A valid will assures you that, upon your death, your property passes as you direct -- not according to government statutes. In most states, your choice of heir is unrestricted, although a few jurisdictions require provision for minor children. While most states do not mandate specific language to validate a will, they do vary on exact procedural requirements for last testaments. The general requirements include an of-age testator (18 or older), clear testamentary intent and two inscribing witnesses. Refer to the specific laws of your state and consider consulting a lawyer to ensure your will meets the jurisdictional requirements for legality.
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Verify that you are old enough to make a will in the jurisdiction and that you have met all other qualifications. Generally, testators must be residents of the state and of sound mind.
Review your will. Assure yourself that it lists all of your assets and designates beneficiaries for each. Check to see that you named a guardian for your minor children, if any, and appointed an executor, charged with gathering and distributing your property. Note whether you named a residual beneficiary -- the person who will inherit anything not specifically bequeathed in the will. Check for will language stating that this will supersedes all prior wills.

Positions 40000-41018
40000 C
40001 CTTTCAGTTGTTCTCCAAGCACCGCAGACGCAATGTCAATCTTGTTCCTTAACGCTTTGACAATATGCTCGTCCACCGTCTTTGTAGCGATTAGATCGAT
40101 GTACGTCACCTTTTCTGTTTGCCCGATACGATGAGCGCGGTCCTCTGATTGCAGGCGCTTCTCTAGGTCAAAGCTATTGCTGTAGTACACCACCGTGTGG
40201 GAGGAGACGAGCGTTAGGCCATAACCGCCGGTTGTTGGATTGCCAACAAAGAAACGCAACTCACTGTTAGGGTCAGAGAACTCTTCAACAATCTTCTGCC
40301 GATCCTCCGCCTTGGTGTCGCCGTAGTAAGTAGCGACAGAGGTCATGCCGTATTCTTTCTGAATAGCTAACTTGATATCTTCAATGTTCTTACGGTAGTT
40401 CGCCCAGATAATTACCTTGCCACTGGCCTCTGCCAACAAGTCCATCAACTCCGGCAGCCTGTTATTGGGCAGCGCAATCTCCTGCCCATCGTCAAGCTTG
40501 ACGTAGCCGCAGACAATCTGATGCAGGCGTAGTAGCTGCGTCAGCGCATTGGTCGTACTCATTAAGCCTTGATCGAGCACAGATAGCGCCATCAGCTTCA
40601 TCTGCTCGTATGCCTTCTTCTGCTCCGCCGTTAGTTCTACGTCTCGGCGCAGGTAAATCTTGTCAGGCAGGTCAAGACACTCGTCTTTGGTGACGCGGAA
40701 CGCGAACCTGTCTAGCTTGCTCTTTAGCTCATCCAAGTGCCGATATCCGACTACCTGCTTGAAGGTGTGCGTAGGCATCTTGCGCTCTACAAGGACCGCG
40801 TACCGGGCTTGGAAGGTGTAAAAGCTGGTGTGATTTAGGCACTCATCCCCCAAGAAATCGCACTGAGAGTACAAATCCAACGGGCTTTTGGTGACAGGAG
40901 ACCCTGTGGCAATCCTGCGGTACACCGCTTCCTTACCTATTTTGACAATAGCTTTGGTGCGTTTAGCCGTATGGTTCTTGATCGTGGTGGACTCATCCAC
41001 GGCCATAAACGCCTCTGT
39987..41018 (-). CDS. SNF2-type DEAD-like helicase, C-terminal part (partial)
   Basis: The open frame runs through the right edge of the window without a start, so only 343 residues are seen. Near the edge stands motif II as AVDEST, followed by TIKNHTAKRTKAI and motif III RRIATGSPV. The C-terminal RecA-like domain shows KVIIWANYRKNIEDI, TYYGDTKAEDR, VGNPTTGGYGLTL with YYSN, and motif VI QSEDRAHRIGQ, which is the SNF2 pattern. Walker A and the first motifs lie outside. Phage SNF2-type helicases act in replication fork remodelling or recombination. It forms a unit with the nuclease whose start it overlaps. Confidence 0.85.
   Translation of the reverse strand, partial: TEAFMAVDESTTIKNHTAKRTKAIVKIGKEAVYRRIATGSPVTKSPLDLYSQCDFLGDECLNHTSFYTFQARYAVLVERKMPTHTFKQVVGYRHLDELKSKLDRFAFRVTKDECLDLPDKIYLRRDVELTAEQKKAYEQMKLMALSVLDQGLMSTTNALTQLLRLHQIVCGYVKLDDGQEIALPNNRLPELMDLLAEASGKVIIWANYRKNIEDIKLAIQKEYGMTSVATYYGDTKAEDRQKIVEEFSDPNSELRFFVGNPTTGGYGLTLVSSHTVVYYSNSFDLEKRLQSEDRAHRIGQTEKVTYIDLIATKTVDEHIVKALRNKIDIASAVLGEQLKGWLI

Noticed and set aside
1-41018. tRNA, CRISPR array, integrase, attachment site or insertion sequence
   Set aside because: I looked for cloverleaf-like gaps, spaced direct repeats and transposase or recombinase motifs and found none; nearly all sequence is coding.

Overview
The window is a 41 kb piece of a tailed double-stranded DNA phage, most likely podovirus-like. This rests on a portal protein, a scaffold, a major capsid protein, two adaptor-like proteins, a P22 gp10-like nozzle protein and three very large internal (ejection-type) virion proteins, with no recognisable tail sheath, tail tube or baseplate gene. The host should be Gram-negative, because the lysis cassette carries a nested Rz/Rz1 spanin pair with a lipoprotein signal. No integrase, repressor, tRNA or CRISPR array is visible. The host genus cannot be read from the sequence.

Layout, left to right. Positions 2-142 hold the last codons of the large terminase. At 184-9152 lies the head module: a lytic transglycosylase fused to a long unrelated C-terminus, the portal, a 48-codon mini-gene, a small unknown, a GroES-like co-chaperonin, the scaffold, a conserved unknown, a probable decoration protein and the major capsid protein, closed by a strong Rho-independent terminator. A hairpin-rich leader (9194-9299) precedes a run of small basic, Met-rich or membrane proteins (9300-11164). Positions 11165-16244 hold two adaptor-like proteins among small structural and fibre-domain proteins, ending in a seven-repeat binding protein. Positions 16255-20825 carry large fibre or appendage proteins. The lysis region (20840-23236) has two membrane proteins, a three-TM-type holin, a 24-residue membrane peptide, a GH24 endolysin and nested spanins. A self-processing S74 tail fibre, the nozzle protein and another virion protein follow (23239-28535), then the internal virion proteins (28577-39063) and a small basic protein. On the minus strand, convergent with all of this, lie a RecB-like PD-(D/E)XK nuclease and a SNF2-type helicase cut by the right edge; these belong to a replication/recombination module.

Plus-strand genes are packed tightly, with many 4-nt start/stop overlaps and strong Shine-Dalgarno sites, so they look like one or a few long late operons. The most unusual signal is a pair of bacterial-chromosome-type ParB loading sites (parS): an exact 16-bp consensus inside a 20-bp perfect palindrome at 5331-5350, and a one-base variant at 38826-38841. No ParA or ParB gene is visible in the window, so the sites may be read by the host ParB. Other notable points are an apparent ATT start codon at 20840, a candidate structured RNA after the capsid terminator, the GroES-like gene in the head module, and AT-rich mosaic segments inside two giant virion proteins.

Research the witness requirements for a last will and testament in your state. (Most states require the will be signed before two impartial witnesses.) You can usually find this information on your state's website.
Affirm your testamentary intent and sign and date your will before the correct number of witnesses. The witnesses must be of-age, of sound mind and impartial -- not heirs under the will they are witnessing. Will signatures generally do not need to be notarized.
Check with a lawyer if you have questions or doubts about the validity of your will or special estate issues.